Sushma Swaraj, former Indian foreign minister, passes away

External Affairs Minister Sushma Swaraj
 Sushma Swaraj

Indian Americans remember Sushma Swaraj as the leader who was always there for them during her tenure as India’s foreign minister.

Sushma Swaraj, who served as India’s external affairs minister during the first term of Prime Minister Narendra Modi, passed away in Delhi, India on Tuesday night (around noon EST). She had suffered a heart attack and was admitted to the city’s AIIMS hospital around 10.20 pm local.

Swaraj, who was a popular external affairs minister, had not contested the recent Lok Sabha elections, in which Modi’s Bharatiya Janata Party registered a thumping win.

Soon as the news of Swaraj’s death came along, there was a sense of sadness among the Indian community in the US.

The former external affairs minister, who remained one of the most prominent women leaders in Indian politics, had achieved somewhat of a cult status on Twitter with her effective usage of the social media platform to reach the common man.

There were countless examples of her helping Non-Resident Indians and Indian tourists abroad, as well as persons of Indian origin whenever they sought her help on Twitter.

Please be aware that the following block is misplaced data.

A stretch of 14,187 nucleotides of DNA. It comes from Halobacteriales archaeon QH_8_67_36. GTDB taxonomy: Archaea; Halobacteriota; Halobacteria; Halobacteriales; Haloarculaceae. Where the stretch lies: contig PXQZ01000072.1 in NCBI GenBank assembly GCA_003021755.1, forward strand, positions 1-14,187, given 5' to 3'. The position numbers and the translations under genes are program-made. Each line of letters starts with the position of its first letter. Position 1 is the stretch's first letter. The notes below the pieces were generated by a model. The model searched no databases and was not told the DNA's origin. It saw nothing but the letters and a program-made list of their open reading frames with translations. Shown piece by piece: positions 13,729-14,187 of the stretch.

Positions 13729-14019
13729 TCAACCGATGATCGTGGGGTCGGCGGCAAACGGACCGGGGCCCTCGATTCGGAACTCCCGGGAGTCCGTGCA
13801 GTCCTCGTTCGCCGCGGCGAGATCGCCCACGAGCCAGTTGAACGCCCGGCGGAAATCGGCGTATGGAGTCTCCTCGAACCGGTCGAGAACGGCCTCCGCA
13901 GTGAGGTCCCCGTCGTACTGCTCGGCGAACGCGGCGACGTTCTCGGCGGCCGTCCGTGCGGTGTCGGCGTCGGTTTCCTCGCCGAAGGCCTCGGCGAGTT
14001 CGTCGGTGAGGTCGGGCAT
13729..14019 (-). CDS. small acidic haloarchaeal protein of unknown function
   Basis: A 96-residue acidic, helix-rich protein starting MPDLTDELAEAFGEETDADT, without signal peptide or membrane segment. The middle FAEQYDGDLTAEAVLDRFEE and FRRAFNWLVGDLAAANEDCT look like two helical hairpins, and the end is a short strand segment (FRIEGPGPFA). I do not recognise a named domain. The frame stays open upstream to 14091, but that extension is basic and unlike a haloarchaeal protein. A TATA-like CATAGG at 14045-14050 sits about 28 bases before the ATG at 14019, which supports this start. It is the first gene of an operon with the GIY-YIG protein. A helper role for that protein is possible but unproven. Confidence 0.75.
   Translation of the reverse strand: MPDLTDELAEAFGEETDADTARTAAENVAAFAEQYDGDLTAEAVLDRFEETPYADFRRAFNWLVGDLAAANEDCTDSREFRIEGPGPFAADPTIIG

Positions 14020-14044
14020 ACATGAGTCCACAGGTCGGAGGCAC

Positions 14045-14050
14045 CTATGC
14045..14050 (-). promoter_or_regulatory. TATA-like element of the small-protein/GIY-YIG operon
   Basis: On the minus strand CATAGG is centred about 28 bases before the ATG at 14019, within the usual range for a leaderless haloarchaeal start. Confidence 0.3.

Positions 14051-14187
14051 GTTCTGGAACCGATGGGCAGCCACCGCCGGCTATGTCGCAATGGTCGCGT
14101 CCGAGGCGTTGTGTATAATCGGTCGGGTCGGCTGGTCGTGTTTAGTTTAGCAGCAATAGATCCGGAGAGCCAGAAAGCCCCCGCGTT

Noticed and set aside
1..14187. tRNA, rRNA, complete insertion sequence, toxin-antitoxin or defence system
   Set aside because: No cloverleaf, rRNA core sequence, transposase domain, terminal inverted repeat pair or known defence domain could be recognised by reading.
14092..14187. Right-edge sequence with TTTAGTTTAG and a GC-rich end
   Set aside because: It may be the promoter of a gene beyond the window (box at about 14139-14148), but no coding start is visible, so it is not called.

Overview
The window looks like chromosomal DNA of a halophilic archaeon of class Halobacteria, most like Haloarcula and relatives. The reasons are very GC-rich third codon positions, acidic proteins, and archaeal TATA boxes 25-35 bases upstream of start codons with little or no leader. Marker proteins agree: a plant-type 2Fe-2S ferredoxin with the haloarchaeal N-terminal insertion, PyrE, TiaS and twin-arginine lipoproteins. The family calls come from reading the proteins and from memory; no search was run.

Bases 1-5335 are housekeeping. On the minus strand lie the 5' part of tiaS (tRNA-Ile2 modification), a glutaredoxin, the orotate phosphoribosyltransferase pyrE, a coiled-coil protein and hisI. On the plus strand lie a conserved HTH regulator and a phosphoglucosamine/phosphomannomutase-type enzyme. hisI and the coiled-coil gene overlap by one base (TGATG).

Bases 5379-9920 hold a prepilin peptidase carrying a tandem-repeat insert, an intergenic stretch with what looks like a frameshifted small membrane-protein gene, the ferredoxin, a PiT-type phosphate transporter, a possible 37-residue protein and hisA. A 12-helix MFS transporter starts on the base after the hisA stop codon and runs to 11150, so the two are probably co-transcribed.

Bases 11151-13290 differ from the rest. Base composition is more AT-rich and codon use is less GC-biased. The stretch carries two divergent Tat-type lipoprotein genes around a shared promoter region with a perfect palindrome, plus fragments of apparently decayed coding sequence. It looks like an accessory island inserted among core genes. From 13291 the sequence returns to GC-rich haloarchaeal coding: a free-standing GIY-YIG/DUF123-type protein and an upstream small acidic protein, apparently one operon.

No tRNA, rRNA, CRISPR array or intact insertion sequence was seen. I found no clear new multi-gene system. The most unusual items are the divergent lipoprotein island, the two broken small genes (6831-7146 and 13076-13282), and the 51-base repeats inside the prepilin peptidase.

From helping stranded tourists and people in cases of passport theft whilst abroad to lending a helping hand to women trapped in abusive marriages abroad, Swaraj with her iron will and promptness on social media in many ways became a people’s leader.

Nitin Shah, an Indian American living and working in New York City, received the news on whatsapp while he was out for lunch from his office. “In many of our visa-related Facebook and chat groups, it was a common practice to advise each other to reach to Ms Swaraj for any legible visa related worries when she was the foreign minister,” he said. “It is just sad that a great leader is gone.”

Megha Gaur from Morrison, NJ, also remembered Swaraj with a fondness. “I recall when one of my friends, a visitor to Los Angeles from Mumbai lost her bag with passport in the US,” she said. “My first advise to her was to contact Swaraj on Twitter.”

Swaraj, 67, had been suffering from several illnesses in the past few years. She had a kidney transplant some time back and had cited health reasons for not contesting the last elections.

During her illustrious political career, Swaraj held many important positions, including serving as a minister in the Atal Behari Vajpayee’s cabinet in the late 1990s and early 2000s, and serving as a member of parliament for several terms. She was served as the chief minister of Delhi briefly in 2008.

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